One of the worst things about going on holiday is packing. For one parent, that often means packing for the rest of the family as well. For camping, that prospect can be even more off-putting because you need to take so much equipment and food with you. (Unless you’re wild camping with just a tent, but that’s not my cup of tea). After 3 family camping trips I’ve got our packing system working well.
For camping trip, I’m assuming it’s a family trip, for a few days to a week, and you’re driving to the campsite. If you’re not sure what you should be taking with you, then read, what to take on a camping trip where you can download my essential packing list.
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How to pack for a camping trip:
1. Start preparing a week or so before, especially if you’ve room to do so
Wash the clothes you need to take, shop or borrow anything you need equipment wise.
2. Plan meals
Decide which meals you’re cooking, and work out if you’re taking food with you or whether you’ll shop once you arrive. Some campsites will let you order an online shop. Always take some food for the children while you’re pitching the tent. It keeps them out of the way, and gives you time out from any moaning.
3. Pack items according to their purpose.
- Clothes (include bags for dirty washing)
- Outdoor clothes and waterproofs, shoes
- Food and cooking equipment (ideally have food in a plastic lidded box)
- Washing kit – bucket or washing bowl, brush, scourer, liquid, tea towels etc
- Bedding – air beds, sleeping bags, pillows, duvets, blankets
- Tent and equipment – including spare pegs / guylines / poles, footprint/groundsheet, tarp, mallet, windbreak
- Beach gear – keep it separate to other clothing and toys, because you can leave it in the car rather than unpacking once you get there.
4. Assess how much you are going to fit into your vehicle along with children
It always amazes me how my friends manage to get 2+ children into their cars with all the camping equipment and sometimes baby or toddler equipment compared with us with only myself and 1 child. The knack is either hire a bigger car for the week or get a roof box. If you don’t have these options, think about getting food on arrival, or potentially taking fewer clothes and washing them while you’re there.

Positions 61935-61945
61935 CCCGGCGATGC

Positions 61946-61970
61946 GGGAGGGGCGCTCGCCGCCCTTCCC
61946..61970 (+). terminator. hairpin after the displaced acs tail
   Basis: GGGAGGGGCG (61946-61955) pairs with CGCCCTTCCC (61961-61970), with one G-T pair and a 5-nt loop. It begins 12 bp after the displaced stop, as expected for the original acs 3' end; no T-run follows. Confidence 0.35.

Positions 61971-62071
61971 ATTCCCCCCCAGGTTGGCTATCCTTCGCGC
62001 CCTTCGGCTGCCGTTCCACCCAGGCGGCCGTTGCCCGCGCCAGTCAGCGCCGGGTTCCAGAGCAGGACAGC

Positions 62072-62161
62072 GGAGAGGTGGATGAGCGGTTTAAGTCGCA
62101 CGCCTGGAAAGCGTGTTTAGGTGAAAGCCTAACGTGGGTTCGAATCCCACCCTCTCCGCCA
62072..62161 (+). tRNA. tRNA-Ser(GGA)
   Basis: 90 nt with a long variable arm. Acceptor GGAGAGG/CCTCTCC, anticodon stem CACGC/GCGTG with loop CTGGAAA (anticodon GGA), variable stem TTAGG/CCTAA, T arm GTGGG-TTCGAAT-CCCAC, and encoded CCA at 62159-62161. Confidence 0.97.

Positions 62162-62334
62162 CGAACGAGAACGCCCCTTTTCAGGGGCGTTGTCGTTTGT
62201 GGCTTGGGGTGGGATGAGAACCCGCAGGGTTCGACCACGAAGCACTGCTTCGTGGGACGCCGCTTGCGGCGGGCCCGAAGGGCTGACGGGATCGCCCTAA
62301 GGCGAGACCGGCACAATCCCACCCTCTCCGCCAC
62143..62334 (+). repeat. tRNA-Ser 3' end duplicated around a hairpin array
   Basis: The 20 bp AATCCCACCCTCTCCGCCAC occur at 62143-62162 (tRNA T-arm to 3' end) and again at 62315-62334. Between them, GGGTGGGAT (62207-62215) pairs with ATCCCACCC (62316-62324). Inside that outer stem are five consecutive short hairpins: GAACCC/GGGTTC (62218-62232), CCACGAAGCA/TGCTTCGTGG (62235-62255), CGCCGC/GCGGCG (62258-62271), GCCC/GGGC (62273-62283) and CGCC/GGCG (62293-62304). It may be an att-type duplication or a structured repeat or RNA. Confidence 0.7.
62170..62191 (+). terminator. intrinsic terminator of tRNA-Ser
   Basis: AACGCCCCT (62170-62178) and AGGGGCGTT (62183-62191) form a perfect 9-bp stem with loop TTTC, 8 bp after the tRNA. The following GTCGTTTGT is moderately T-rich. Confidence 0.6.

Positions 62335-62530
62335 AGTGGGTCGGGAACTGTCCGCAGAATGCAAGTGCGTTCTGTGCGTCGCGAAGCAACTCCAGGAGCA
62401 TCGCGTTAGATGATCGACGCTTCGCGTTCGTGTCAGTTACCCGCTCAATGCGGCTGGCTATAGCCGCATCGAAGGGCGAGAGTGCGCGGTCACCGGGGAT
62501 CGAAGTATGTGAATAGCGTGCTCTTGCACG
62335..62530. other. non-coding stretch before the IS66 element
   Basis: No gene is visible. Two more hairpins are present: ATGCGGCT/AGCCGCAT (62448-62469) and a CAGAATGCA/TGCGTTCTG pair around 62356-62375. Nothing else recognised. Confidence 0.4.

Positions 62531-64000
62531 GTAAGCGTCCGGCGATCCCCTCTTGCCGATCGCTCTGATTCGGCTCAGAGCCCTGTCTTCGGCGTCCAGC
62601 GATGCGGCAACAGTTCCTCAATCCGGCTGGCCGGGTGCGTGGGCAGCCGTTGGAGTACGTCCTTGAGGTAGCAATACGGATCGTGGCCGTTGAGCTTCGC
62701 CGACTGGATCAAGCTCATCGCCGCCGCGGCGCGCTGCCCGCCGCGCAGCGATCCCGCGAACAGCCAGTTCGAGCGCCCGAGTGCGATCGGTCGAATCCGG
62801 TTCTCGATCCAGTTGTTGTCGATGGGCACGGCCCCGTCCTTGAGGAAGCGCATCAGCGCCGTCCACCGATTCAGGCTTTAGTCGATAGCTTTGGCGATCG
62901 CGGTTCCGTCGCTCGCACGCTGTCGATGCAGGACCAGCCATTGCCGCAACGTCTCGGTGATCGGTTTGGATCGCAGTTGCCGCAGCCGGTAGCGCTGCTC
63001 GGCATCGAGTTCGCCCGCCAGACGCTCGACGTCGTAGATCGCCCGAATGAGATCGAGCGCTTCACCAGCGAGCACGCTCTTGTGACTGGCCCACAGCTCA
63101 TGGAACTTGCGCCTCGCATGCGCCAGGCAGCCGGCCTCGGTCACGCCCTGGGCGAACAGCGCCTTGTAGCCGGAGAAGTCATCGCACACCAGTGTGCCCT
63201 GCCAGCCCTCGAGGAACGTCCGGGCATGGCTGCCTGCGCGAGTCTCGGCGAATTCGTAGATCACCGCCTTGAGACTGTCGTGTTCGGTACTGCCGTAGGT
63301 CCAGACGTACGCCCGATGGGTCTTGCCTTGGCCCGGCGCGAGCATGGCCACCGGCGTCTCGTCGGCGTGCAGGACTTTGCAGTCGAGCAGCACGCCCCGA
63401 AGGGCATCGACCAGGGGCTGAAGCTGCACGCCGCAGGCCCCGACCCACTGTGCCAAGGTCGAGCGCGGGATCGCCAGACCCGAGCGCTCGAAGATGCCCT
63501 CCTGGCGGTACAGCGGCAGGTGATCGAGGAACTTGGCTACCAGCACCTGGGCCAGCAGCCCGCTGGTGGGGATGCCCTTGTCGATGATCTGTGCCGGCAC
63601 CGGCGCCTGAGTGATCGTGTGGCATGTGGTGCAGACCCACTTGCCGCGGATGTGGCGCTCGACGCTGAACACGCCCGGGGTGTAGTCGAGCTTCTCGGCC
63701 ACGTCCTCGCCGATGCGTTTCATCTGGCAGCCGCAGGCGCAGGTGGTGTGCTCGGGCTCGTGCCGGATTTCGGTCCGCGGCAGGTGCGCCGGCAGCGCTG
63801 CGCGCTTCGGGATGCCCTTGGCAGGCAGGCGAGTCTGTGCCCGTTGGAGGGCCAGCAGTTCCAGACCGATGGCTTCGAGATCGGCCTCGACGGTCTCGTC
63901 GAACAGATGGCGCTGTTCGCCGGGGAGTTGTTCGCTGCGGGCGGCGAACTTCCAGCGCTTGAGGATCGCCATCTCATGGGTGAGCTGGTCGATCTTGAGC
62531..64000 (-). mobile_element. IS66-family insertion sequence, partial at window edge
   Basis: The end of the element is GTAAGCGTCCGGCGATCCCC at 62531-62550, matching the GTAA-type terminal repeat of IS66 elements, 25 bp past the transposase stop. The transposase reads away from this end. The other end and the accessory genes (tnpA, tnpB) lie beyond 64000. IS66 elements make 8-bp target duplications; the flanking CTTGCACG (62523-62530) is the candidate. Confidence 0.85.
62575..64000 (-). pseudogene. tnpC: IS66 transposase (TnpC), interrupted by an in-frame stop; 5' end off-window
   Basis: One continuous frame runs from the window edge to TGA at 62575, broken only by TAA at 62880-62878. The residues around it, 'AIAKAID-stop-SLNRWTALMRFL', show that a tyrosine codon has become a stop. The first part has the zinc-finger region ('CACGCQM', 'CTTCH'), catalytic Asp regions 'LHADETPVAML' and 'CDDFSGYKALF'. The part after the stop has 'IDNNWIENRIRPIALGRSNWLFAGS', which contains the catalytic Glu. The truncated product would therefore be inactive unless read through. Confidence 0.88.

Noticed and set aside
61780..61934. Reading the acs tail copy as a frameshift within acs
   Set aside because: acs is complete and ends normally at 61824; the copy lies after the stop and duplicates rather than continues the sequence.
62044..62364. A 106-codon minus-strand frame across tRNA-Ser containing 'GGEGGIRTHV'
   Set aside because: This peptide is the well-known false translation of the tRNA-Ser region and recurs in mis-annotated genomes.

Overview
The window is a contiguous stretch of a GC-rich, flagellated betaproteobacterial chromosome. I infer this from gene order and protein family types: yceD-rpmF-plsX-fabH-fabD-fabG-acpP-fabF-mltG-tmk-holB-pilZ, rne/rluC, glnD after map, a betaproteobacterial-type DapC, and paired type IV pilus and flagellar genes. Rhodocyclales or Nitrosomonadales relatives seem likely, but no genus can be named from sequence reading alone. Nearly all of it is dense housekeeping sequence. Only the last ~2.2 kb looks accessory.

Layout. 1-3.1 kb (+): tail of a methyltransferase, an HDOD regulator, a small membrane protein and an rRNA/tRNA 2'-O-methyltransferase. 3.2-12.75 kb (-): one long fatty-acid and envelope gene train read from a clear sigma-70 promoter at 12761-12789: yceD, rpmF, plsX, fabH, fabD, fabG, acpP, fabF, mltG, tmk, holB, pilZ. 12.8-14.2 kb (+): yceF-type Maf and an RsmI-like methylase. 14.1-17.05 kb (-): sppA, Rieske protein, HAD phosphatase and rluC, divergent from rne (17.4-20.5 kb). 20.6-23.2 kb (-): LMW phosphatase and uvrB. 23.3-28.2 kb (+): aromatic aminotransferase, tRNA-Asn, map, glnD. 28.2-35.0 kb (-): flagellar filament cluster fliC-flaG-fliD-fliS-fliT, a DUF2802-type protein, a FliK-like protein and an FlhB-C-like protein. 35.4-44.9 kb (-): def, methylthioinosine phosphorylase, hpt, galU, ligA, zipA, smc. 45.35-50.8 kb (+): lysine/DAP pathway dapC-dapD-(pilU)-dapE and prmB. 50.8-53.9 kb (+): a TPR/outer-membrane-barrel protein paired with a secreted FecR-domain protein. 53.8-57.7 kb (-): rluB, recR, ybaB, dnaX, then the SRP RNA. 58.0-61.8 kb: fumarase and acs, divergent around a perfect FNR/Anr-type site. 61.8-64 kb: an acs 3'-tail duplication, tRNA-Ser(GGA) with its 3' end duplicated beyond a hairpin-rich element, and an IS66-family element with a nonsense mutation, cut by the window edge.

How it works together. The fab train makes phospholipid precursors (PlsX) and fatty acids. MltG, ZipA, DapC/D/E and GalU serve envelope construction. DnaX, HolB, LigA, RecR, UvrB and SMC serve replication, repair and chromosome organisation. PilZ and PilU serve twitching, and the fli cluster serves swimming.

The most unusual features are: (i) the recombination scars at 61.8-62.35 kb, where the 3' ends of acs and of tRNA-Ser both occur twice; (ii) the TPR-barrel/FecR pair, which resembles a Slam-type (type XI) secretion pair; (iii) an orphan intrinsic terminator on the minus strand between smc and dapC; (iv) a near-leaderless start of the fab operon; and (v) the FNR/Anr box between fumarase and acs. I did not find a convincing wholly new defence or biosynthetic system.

I’m a take enough clothes for everyday because I hate washing while on holiday. Plus when you camp, if the weather is terrible, you get through a lot more clothes than if you can just live in the same shorts for 3 days over a week!)
5. Pack the car and have a system for it
Always, think about the order you need to get items out. It’s essential you leave room for the tent, mallet and any footprints/groundsheets to go into the car last. You want to be getting that out last.
How to pack the car with camping gear
Put down the back seats flat apart from where N will sit and remove the parcel shelf. Mine rolls out of the way, but in my old car I used to leave it at home.
Put in the long and flat items first – folded table, windbreak
Fill up the ‘passenger’ area first – cool box, suitcase/clothes, anything N wants for the journey. Start with boxes then fill in with other items like our picnic rucksack that has cooking stuff in.
Fill up the boot with bigger, bulkier items – food box, camping gas/stove, camping chairs, electricity hook up equipment.
The final space in the boot – add tent, groundsheet/carpet, tent poles and pegs, mallet, air beds/pump
Fill in gaps with sleeping bags, bedding, beach gear, wellies
Leave the front seat for things for the trip and any expensive items that you don’t want damaged – so snack bag, handbag, music, camera. I keep this fairly minimal in case we need to move things in the back around, and move N into the front seat.
Make sure that there’s nothing thin and hard that’s loose that in an accident or emergency braking situation could move forward or sideways and injure someone, especially kids in the back seat. I try and get the duvet or blankets on top of everything so it’s covered up. And don’t pile everything too high – I still need to see out the back of the car, so I keep luggage below the back seat back level where possible.
Hopefully packing this way means you know what is where, and that when you arrive you can get the tent up first, then get bedding gear blown up and into the tent. Followed by the rest.
In reverse when you’re striking camp and returning home, it’s less important how you pack. We tend to pack as much into the car as possible the night before so it’s just a case of putting bedding in and then the tent and ground sheets. I don’t always remove the tent first when we get home. Usually I leave it in the car until it’s good enough weather to get it out and air or dry it if needed. But I do pack up in a similar way leaving a gap for the final stuff – it helps know where things are when you’re unpacking.
Hopefully these tips help if you’re off on your first camping trip. Or if you find it’s always chaos when packing for a camping trip.
What system do you use? How much stuff do you take when camping?
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